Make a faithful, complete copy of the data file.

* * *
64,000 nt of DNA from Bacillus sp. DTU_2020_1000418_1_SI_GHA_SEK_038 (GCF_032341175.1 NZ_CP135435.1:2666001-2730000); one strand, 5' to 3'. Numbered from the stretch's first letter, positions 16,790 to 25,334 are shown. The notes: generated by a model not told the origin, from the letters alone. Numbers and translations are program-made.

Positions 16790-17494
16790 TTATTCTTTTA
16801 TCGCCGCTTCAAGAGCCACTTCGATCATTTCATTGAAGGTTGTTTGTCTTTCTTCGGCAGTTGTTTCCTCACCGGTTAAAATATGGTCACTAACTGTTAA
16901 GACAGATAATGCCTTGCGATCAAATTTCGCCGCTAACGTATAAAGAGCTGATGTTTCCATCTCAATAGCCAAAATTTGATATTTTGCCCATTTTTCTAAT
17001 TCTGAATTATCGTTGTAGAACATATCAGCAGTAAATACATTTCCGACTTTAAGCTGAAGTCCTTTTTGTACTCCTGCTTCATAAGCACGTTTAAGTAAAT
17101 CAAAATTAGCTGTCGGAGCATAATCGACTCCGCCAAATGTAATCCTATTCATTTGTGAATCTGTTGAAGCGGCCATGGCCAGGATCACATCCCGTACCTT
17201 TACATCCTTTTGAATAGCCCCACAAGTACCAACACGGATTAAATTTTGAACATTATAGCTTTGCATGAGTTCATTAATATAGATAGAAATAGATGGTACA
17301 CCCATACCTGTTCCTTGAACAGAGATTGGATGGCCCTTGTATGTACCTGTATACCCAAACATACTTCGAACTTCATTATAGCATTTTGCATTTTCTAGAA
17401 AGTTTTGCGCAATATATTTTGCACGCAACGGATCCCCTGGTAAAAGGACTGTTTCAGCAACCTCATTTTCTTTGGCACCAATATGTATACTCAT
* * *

64,000 nt of DNA from Bacillus sp. DTU_2020_1000418_1_SI_GHA_SEK_038 (GCF_032341175.1 NZ_CP135435.1:2666001-2730000); one strand, 5' to 3'. Numbered from the stretch's first letter, positions 16,790 to 25,334 are shown. The notes: generated by a model not told the origin, from the letters alone. Numbers and translations are program-made.

Positions 16790-17494
16790 TTATTCTTTTA
16801 TCGCCGCTTCAAGAGCCACTTCGATCATTTCATTGAAGGTTGTTTGTCTTTCTTCGGCAGTTGTTTCCTCACCGGTTAAAATATGGTCACTAACTGTTAA
16901 GACAGATAATGCCTTGCGATCAAATTTCGCCGCTAACGTATAAAGAGCTGATGTTTCCATCTCAATAGCCAAAATTTGATATTTTGCCCATTTTTCTAAT
17001 TCTGAATTATCGTTGTAGAACATATCAGCAGTAAATACATTTCCGACTTTAAGCTGAAGTCCTTTTTGTACTCCTGCTTCATAAGCACGTTTAAGTAAAT
17101 CAAAATTAGCTGTCGGAGCATAATCGACTCCGCCAAATGTAATCCTATTCATTTGTGAATCTGTTGAAGCGGCCATGGCCAGGATCACATCCCGTACCTT
17201 TACATCCTTTTGAATAGCCCCACAAGTACCAACACGGATTAAATTTTGAACATTATAGCTTTGCATGAGTTCATTAATATAGATAGAAATAGATGGTACA
17301 CCCATACCTGTTCCTTGAACAGAGATTGGATGGCCCTTGTATGTACCTGTATACCCAAACATACTTCGAACTTCATTATAGCATTTTGCATTTTCTAGAA
17401 AGTTTTGCGCAATATATTTTGCACGCAACGGATCCCCTGGTAAAAGGACTGTTTCAGCAACCTCATTTTCTTTGGCACCAATATGTATACTCAT